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Trane VX95 Short Cycle Error Fixed by Cleaning Flame Rod

Trane VX95 Gas Furnace - RF Cafe

Trane VX95 Gas Furnace

Trane VX95 Flame Sensor Rod Location - RF Cafe

Trane VX95 Flame Sensor Rod Location

Trane VX95 Gas Furnace Error Code List - RF Cafe

Trane VX95 Gas Furnace Error Code List 

The suggested solution was to remove and clean the flame rod and reinstall it. After turning off the AC power at the circuit breaker panel and turning off the gas valve, I removed the flame sensor rod and sure enough, it had a slight coating of residue on it. A few seconds of scrubbing it with a piece of ScotchBrite pad gave it a nice shiny look. It was put back in place, power and gas turned back on, and the furnace fired and functioned normally again.

Trane VX95 Flame Sensor Rod Before and After Cleaning - RF Cafe

Trane VX95 Flame Sensor Rod Before and After Cleaning

 

Many thanks to grayfurnaceman!!! His

"Why does the gas furnace short cycle?" YouTube video, by grayfurnaceman

Hopefully, by posting this information other people will be able to remedy similar problems.

BTW, when I first went to turn off the local switch for the furnace, it did not work; the furnace kept running. Jiggling the lever made it work, but I replaced it out of an abundance of caution. This house was built in 1956, and the Slater 4200-SP appears to be the original. "Lifetime Switches" is molded into the bottom of the case, so I guess the 'lifetime' definition is up for interpretation (kind of like what the meaning of 'is' is). I was hoping it would be a mercury switch as was common with the early 'silent' type, since it initially did not make the familiar snapping sound when changing positions. It turns out the lack of a snap was a symptom of the switch not working at all. After exercising it a few times, the snap returned, but I will not bother re-installing it.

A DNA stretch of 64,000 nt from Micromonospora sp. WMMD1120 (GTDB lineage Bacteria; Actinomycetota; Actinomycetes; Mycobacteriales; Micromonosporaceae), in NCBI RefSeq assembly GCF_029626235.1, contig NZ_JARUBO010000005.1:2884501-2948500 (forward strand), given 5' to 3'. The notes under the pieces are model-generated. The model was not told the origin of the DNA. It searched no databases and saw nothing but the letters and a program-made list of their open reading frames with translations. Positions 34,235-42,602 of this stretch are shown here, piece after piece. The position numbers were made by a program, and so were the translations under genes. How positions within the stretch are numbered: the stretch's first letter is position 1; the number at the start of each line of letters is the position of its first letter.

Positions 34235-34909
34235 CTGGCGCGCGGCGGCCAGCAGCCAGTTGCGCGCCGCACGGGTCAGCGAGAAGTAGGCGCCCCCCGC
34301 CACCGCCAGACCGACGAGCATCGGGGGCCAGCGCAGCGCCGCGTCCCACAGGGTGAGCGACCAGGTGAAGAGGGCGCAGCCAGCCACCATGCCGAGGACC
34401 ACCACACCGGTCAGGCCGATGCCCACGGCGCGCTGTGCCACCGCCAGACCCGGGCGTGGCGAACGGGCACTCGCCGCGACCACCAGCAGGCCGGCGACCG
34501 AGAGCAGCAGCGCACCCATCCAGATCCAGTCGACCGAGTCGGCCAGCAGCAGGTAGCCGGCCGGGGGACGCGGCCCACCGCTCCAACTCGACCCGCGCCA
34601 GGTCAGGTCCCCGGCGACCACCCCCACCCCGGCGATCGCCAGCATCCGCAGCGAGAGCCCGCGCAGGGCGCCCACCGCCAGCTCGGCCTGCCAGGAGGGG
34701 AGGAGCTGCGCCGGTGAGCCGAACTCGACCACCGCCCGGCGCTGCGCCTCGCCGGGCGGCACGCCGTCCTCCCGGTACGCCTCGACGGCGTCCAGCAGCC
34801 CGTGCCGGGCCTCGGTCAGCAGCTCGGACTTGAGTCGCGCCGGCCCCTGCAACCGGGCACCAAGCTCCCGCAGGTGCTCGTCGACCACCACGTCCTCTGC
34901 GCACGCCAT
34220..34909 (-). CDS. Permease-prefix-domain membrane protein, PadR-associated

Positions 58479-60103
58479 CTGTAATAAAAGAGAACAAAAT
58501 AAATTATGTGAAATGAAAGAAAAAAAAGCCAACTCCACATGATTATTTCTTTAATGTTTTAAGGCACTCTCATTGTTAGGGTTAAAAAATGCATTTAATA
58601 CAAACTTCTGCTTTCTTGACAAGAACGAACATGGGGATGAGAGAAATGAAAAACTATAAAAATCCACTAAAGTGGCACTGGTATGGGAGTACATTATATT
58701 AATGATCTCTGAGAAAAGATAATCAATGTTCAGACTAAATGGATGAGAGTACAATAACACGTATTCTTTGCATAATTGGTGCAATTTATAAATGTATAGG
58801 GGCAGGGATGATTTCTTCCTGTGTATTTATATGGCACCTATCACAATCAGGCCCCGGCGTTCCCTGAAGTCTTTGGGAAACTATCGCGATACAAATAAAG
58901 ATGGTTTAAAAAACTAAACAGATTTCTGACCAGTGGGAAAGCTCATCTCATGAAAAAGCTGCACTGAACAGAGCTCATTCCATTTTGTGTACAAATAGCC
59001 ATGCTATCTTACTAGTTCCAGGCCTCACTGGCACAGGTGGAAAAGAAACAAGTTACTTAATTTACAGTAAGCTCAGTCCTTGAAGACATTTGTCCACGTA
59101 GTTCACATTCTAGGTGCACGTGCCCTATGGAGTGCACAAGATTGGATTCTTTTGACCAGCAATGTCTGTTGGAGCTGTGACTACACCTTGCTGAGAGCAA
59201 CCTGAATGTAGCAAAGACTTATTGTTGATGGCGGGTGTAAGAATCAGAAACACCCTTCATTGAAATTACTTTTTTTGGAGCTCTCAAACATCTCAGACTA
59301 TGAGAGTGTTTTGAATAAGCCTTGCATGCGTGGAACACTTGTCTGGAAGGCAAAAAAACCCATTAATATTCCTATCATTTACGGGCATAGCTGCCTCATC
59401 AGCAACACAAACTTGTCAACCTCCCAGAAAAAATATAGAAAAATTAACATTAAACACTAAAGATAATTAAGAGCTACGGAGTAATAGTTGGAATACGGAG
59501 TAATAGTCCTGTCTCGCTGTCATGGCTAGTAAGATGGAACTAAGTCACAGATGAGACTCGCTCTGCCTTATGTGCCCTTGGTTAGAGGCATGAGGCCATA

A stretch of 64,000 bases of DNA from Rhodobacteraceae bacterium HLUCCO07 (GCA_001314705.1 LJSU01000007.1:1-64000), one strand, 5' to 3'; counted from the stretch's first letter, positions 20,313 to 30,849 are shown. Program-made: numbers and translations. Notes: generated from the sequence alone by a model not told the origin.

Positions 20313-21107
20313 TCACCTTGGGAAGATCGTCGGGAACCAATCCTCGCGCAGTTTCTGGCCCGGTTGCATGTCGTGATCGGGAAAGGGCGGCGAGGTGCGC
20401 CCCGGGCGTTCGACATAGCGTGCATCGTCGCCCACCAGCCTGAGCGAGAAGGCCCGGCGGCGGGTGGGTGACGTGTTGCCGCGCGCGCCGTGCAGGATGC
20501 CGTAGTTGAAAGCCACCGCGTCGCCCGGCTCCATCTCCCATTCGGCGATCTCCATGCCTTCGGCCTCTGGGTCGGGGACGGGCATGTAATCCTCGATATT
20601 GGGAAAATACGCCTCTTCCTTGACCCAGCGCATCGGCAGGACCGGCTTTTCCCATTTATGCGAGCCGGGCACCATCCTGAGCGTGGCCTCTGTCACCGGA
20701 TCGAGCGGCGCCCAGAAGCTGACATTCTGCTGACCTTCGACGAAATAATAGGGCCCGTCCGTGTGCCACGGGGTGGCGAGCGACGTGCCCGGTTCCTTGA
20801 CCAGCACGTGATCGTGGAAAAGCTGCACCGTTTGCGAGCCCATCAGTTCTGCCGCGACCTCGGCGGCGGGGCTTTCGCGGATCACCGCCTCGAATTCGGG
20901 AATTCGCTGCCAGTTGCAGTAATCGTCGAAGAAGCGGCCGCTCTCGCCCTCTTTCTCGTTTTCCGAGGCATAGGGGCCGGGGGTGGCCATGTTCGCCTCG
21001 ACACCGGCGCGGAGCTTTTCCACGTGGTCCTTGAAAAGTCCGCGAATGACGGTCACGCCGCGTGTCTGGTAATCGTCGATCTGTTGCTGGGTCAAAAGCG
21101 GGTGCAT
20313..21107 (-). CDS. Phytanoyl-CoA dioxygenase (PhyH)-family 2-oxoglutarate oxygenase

News Flash: I needed to do the same type flame sensor repair to my A.O. Smith GCV 40 100 gas hot water heater in June.

 

 

Posted December 16, 2015

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RF Cafe began life in 1996 as "RF Tools" in an AOL screen name web space totaling 2 MB. Its primary purpose was to provide me with ready access to commonly needed formulas and reference material while performing my work as an RF system and circuit design engineer. The Internet was still largely an unknown entity at the time and not much was available in the form of WYSIWYG ...

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